Shackle Flip Kits Suspension Lift - The Basics And Economy Of Shackle FlipsPosted in How To: Suspension Brakes on September 1, 2009 Comment (0)
There are almost as many types of 4x4 suspension lifts available as crawfish in the Chattahoochee River. Some are highly technical, and some are easy to install. Choosing a suspension system or lift is usually based on a number of factors, but these days we are finding that this decision is not just based on performance, but also economics.
We decided to revisit an economical, functional suspension lift that's relatively easy to install, the shackle flip. There are two types of shackles, tension and compression, and both have pros and cons. We installed a 4-inch Offroad Design shackle flip kit on an older Chevy 4x4 and, in just a couple hours, were able to bolt-on 35-inch tires for additional ground clearance, maintain a close to factory ride, and enhance the truck's off-road performance.
1. Offroad Designs' compression shackle flip kit comes with everything needed for a rear leaf spring lift. The advantages to a compression shackle system, aka shackle flip, is that it is typically less expensive than a set of leaf springs. A shackle flip can also retain the factory spring and load capacity, providing lift without a block. For taller lifts a spring can be used with less arch for any given lift height. The slight disadvantage of a compression shackle is that the shackle flip (shackle itself) has a limited drop effect, meaning the shackle doesn't drop (lower) the back of the spring like a tension shackle can. A heavy-duty shackle must also be used in extreme applications, since the rear spring eye can be a contact point for rocks and obstacles in extreme terrain.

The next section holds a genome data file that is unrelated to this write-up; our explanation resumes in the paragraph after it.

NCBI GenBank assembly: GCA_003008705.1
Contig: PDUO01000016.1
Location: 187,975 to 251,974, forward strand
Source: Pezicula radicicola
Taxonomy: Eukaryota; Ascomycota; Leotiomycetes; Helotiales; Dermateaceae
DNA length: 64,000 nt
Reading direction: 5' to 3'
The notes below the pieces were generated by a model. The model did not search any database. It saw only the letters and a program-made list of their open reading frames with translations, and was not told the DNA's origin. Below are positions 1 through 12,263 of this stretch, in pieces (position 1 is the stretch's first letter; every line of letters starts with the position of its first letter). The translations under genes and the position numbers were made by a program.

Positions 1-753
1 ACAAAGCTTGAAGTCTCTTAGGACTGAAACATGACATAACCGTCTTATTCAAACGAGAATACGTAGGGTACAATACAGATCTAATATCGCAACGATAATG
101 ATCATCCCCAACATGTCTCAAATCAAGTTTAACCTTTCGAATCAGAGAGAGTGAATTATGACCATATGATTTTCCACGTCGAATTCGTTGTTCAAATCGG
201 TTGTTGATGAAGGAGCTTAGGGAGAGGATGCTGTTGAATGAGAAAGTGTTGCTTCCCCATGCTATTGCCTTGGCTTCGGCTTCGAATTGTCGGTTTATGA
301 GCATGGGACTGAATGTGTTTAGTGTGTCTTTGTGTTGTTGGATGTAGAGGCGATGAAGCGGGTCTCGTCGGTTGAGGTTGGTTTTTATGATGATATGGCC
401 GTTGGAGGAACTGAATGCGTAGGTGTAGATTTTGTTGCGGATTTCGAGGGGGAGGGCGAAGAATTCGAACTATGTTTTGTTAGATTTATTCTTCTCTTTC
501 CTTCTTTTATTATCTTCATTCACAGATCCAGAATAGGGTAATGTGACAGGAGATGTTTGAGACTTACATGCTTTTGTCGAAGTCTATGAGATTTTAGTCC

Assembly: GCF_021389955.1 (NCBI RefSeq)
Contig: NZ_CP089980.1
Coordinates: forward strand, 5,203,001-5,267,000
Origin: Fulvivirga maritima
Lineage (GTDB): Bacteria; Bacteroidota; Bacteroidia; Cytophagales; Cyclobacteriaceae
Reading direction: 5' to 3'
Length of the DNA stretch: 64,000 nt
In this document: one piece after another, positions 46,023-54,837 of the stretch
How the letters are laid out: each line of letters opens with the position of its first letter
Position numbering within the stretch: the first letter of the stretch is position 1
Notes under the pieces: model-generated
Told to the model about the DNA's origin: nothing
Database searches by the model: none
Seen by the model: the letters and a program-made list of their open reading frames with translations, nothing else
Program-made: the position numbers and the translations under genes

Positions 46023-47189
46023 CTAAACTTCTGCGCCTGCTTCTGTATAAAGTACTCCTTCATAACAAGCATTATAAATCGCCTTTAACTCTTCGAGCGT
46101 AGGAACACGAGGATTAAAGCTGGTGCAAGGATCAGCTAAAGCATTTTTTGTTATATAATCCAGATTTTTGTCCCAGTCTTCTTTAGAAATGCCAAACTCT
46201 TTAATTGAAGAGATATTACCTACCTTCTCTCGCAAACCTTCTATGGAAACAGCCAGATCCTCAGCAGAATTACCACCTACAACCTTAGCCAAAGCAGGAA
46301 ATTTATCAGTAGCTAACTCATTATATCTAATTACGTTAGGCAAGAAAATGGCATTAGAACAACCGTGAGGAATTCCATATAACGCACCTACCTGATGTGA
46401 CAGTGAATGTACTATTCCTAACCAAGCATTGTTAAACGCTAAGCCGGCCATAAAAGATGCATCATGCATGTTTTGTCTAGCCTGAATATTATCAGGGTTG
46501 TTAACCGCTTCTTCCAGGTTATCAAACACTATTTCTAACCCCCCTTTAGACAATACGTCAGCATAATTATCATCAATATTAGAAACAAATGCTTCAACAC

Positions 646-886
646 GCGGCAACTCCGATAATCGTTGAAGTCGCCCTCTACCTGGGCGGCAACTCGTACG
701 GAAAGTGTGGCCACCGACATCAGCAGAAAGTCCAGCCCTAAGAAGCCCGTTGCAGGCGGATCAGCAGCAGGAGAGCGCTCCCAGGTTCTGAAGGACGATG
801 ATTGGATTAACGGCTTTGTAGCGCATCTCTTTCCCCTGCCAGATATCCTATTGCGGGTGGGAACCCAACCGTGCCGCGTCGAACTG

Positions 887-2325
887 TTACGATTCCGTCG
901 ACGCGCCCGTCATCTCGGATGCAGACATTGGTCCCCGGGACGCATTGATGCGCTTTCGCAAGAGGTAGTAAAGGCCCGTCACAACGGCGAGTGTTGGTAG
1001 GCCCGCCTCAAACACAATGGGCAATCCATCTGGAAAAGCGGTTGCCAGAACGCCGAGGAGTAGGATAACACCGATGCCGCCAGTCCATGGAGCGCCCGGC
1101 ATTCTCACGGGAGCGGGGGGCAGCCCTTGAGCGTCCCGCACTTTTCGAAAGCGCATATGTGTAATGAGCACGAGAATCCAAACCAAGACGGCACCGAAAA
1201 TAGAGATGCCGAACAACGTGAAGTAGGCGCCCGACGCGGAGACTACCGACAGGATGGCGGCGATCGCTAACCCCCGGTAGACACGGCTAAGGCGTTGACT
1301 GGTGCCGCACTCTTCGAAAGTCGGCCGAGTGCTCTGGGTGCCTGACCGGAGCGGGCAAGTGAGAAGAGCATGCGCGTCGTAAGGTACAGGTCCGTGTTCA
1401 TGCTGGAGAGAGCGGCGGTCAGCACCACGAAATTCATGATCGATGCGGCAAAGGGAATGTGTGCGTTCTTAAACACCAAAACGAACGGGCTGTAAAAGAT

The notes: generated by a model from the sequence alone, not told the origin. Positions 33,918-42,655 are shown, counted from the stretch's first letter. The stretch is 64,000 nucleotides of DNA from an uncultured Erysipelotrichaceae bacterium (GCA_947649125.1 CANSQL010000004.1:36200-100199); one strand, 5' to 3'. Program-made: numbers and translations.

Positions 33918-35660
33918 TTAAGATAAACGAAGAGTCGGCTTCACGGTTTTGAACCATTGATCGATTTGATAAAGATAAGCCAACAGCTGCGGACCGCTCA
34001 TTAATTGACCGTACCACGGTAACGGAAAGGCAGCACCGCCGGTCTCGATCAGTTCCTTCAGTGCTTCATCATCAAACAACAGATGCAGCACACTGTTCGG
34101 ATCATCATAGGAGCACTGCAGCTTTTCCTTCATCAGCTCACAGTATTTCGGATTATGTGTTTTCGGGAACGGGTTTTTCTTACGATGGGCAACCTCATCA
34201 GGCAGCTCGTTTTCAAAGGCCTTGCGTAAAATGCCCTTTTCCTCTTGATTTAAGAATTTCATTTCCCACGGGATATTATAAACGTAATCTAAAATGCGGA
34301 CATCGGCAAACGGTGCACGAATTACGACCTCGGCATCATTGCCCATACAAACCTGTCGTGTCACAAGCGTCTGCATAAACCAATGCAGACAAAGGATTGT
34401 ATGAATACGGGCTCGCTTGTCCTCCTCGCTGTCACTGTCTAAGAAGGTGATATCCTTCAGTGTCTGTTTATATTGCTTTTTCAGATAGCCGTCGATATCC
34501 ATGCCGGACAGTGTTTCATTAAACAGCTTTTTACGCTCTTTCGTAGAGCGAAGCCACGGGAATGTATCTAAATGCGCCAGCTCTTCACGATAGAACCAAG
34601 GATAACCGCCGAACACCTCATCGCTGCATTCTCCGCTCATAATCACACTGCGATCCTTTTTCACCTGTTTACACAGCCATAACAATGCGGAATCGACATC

2. Removing the factory tension shackle isn't too difficult, unless the fuel tank on certain model vehicles needs to be dropped and the rivets chiseled or torched off the frame. The advantages of a tension shackle is that when the shackle drops horizontally it gives extra droop and travel to the suspension. A drawback to tension shackles is that tall lifts require lots of spring arch, which limits the flex of the spring.
3. Tension shackles work well with a moderately lifted aftermarket springs; in a GM application this is usually 4 inches or less. With a moderate- or low-lift custom spring, a longer than stock shackle might be used even though it can lower the ride height. These old rubber bushing have had it. Use polyurethane bushings, preferably with a beefy steel inner sleeve for durability and to keep the bolts tight. Polyurethane bushings also let the springs and shackles rotate through their full range of motion easier without binding.
4. A shackle flip can be an economical way to lift a vehicle. The factory leaf packs can be retained, saving hundreds of dollars. Sometimes the factory spring also has a heavier rating, which is hard to duplicate in a lifted aftermarket spring. A 10- to 12-inch lift can be achieved by using ORD's HD shackle with a 6- to 8-inch-lift rear spring. The best way to complete the lift on the front of the vehicle is to use a aftermarket lift leaf spring.